Thus, Harvard educated, Leopoldo Lopez, leader of the hardline opposition party ‘Popular Will’ was able to argue ‘These young people are behind bars for raising a banner… Maduro’s plan is to spread fear via repression so that we do not take to the street’. Lopez and others had been trying to spark protests against the President as his disastrous economic policies, but had yet to gain the momentum necessary for the desired impact’.

By Friday four more protestors had been detained following student demonstrations in the west of the country. Maduro, again using the ‘fascist’ label, boasted ‘We have made four arrests… there will be no mercy.’ By Tuesday the 11th a total of nineteen had been detained following another student protests the night before. It was claimed, by those of opposition movements, that others protesting in the west of the country were short at by colectivos that day. The President was by now declaring that the protestors were being organised by foreign-backed coup seekers.

On Wednesday thousands of students gathered to attended rallies coinciding with Youth Day, an occasion in the Venezuelan calendar commemorating the involvement of students in 19th century resistance to colonial authority. ‘Popular Will’ had finally managed to get large protests under their banner ‘The Exit’, referring to a desired resignation of President Maduro. The protest was mostly peaceful but would end in terrible violence.

After ten-thousand or so departed, a minority remained behind and clashed with security forces. At this point armed men arrived on motorcycles and shot into the crowd. This was to spark bloody violence and shooting, in which many were injured, between protestors, colectivos, and police.

Hours later the President took to the airwaves to inform the nation that they could be sure there would be ‘no coup d’etat in Venezuela’ and to call the people to the streets to supposedly defend the peace. Before the day was out the government had secured an arrest warrant for Leopoldo Lopez (on charges relating to murder and terrorism), another hundred had been arrested, and three people had lost their lives.

Twitter announced on Friday that Venezuela had blocked images on its service, that it had been at its most intense on Friday but had ended Friday morning.

Protests carried on into Saturday meeting counter protests from the colectivos. Police were using teargas and water canon to prevent protestors blocking a highway in the capital. On Friday the authorities had released 25 protestors but the majority still remained bars. The government had not managed to find Lopez despite searching the ‘Peoples Will’ headquarters and his family home.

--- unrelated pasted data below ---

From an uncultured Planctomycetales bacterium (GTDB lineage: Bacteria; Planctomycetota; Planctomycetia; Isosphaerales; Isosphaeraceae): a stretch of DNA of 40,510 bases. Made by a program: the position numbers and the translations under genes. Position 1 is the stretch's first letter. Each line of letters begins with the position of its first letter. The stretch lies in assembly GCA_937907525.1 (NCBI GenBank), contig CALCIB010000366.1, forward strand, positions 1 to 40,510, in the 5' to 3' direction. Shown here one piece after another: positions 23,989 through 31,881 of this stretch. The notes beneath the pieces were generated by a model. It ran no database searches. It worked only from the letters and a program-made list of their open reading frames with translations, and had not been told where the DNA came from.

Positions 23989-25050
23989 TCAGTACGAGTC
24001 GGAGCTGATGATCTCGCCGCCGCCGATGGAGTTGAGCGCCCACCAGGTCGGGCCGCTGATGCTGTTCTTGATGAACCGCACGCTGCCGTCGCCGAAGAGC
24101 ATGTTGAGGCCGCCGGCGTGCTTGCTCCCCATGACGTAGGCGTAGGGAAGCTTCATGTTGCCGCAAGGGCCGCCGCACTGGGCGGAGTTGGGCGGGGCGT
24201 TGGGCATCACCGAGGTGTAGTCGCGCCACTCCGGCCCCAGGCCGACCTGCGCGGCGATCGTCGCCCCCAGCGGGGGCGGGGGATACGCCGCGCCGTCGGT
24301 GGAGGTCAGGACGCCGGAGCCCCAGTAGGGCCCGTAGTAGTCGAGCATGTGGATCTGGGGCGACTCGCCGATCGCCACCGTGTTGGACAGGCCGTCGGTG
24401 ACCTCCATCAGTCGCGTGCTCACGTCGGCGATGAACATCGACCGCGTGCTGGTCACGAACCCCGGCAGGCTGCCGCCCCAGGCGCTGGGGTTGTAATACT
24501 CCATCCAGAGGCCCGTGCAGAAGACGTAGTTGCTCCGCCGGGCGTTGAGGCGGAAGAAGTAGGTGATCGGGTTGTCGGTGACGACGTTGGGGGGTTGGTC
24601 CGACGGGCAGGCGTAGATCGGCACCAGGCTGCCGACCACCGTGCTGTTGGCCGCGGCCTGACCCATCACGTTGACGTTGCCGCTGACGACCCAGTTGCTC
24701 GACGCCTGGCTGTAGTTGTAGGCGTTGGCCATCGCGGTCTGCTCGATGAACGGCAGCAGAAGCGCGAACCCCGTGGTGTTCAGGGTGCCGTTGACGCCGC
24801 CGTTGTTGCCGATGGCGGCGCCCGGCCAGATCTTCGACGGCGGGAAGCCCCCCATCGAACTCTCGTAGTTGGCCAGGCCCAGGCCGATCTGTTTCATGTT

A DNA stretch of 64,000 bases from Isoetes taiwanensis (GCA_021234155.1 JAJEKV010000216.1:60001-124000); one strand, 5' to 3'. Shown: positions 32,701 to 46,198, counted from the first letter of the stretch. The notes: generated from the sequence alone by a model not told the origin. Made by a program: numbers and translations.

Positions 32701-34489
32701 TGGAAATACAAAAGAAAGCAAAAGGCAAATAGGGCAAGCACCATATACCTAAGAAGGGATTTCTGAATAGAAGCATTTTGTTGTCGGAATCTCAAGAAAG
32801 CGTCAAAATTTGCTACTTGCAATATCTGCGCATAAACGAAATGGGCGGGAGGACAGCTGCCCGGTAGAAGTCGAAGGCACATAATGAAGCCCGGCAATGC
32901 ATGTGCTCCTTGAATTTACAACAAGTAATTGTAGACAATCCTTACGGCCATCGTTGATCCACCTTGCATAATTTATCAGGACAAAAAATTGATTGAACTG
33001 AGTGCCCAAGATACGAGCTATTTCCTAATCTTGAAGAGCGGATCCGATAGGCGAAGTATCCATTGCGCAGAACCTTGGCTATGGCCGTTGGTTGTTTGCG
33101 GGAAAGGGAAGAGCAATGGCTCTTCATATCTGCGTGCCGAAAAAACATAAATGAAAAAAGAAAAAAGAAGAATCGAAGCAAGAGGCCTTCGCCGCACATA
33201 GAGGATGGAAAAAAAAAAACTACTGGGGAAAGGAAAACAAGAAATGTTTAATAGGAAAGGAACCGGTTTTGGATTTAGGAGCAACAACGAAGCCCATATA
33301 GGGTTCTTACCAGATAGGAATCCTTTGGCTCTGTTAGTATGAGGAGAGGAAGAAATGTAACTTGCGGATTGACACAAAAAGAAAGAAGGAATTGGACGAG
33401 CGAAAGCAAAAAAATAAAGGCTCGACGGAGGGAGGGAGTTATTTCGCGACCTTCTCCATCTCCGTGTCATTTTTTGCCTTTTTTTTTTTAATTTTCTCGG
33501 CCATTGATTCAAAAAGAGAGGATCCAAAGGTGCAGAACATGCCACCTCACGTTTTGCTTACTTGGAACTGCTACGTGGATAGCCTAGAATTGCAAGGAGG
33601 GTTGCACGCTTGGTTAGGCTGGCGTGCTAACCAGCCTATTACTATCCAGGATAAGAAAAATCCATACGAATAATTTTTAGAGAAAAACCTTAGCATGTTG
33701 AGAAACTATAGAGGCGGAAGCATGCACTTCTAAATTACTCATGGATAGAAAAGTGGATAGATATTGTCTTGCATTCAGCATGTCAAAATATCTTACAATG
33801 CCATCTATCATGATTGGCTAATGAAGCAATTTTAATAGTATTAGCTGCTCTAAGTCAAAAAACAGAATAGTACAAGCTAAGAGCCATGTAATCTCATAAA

On Sunday peaceful protests remained ongoing, whilst at times other clashed with police forces. The President showed no signs of going, yet a will to keep going till he does just that evidently remained. Leopoldo Lopez announced via his twitter that he would be showing his face and at protests on Tuesday, and that he would risk being jailed. President Maduro is now expelling three US consular officials having alleged their communication with students involved in the protests.

At the time of writing ‘Live Leak’ streams originally set up to shine a light on the chaotic and bloody struggle in Venezuela now display run of the mill inner city traffic. Although this will undoubtedly not be the case come Tuesday, at the moment the scene looks rather tame and familiar. It isn’t.

Underneath is a situation of such extreme political tension and potential tragedy, as to be entirely alien to the politics of the United Kingdom. At the drop of a hat there could suddenly be gunfire in the streets and the threat of something like a revolution. Looking at Venezuela one wonders whether us living under considerably more stable political climates properly appreciate, and make use of, our ability to engage in politics without having to fear it may result in chaos and bloodshed.